|Son of Mr Henry and Mrs Mary A. Cave
Aged 20 years
Died 13th July 1918
Commemorated St. Amand British Cemetery
Grave IV. B.4.
And in Rushden Cemetery
Born and resided at Rushden, enlisted at Northampton.
|Rushden Echo, July 26th, 1918, transcribed by Greville Watson
Rushden’s Casualty List
Mr and Mrs H. Cave, of 24, Oswald-road, Rushden, received a letter on July 25th confirming the report of the death of their son, 33578, Pte. Herbert Cave, aged 20, of the Herts Regiment. The sad news was sent by the officer commanding the company in which Pte. Cave was serving. The deceased soldier joined up on August 28th, 1916, and went to France on December 29th of that year. He was on leave from France in January of this year, and has been in the firing line practically the whole of the time since he returned. Mrs Cave has lost one other son in the war, viz., Pte. Albert Cave (Northants Regiment) who was killed on the Somme, in the advance of 1916. She has one other son who has been a prisoner of war in Germany since the early part of the war, and two other sons are still serving with the Colours, viz. Arthur (R.A.M.C.) in France, and William (R.A.F.) in Orkney Islands. The late Pte. Herbert Cave was in the employment of Messrs. G. Selwood and Co., boot manufacturers, Rushden, before joining the Colours. Lieut. Kemp writes under date July 20th to the deceased soldier’s father as follows: “It is with the deepest regret that I have to inform you of the death of your son, No. 33578, Pte. H. Cave. Your son was killed instantaneously by a shell last Saturday. He was on duty in an anti-aircraft Lewis gun post at the time, and the shell fell right into the post, killing your son and another man at once. I was very upset when I heard your son was killed as I have known him personally for some time past, as I was in charge of his platoon for ten months. When I took over the duties of Battn. Lewis Gun Officer I immediately applied for your son to become a head-quarters Lewis gunner. I have now lost him and feel his loss very much, as he was certainly one of my very best gunners. He was always cheerful and did his work well. I could always rely on him, and that means a good deal to an officer out here. I offer you my deepest sympathy in your great loss and pray that God will give you strength to bear it. Your son has been buried in a British cemetery, the position of which you will be able to ascertain from the Graves Registration Committee.” The news is further confirmed by the deceased’s friend, Pte. S. Austin, who in a letter to Mr and Mrs Cave says: “Herbert was very well liked by all the company and officers, and he was the best mate I have ever had.”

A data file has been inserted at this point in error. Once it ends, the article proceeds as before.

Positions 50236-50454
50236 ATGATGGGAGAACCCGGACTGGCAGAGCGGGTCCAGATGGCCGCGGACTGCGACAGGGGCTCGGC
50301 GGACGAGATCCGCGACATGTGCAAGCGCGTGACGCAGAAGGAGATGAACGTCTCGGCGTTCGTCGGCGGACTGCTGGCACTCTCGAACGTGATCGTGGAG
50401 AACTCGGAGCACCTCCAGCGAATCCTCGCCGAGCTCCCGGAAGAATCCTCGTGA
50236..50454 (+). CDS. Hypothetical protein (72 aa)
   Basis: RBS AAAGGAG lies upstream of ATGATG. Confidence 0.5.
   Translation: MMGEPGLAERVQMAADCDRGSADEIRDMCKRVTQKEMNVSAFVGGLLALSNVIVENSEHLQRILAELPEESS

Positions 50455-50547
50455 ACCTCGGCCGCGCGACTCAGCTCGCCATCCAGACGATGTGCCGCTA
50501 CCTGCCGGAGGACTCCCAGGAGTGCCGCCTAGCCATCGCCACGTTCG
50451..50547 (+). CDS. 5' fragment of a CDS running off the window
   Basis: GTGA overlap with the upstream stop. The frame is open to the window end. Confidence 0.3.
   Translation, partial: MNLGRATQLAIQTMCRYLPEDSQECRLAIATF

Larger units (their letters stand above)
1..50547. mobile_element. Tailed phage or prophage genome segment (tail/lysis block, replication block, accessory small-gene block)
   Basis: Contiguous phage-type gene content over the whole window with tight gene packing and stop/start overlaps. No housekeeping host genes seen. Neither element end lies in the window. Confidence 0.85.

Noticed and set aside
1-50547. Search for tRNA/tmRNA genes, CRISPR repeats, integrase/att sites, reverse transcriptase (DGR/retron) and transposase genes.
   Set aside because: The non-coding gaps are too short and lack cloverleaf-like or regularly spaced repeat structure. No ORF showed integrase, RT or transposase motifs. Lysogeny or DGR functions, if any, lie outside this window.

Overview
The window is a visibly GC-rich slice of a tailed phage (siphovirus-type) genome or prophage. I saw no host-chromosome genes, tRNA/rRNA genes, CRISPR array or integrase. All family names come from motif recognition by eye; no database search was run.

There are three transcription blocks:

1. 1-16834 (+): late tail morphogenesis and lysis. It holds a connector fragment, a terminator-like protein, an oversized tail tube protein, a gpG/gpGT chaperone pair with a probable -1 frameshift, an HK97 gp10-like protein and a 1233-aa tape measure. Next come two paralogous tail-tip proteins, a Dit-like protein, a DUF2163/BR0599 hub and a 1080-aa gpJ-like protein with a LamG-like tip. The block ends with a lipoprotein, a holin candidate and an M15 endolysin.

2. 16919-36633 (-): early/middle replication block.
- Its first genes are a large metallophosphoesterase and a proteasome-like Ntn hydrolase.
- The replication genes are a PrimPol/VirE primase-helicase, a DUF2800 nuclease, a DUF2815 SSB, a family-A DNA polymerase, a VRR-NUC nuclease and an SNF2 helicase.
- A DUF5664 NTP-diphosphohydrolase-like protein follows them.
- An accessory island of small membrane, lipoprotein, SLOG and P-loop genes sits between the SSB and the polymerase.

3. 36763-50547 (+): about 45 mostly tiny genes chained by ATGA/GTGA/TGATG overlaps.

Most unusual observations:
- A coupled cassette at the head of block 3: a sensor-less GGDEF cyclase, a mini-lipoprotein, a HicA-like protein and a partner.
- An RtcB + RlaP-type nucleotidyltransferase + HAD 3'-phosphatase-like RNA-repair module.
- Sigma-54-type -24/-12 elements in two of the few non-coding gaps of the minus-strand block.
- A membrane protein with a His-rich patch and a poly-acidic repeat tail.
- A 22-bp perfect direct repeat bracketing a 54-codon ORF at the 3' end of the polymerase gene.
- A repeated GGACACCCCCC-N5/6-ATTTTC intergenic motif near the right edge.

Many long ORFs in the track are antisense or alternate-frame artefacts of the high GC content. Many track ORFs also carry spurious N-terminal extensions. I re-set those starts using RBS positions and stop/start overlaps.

Rushden Echo, August 2nd, 1918
Rushden’s Casualty List
Mr and Mrs H. Cave, of 24, Oswald-road, Rushden, have now received official news that their son, Pte. Herbert Cave, Hertfordshire Regiment, was killed in action by a shell on July 13th. An unofficial intimation of the casualty appeared in last week’s “Rushden Echo.” Mr and Mrs H. Cave and family wish to thank the many friends for their kind sympathy in this bereavement.
|Kettering Leader, 9th August 1918, transcribed by Kay Collins
The unofficial news that Pte. Herbert Cave, Hertfordshire Regiment, son of Mr. and Mrs. H. Cave, of 24, Oswald-road, Rushden, was killed in action by a shell on July 13th has been officially confirmed.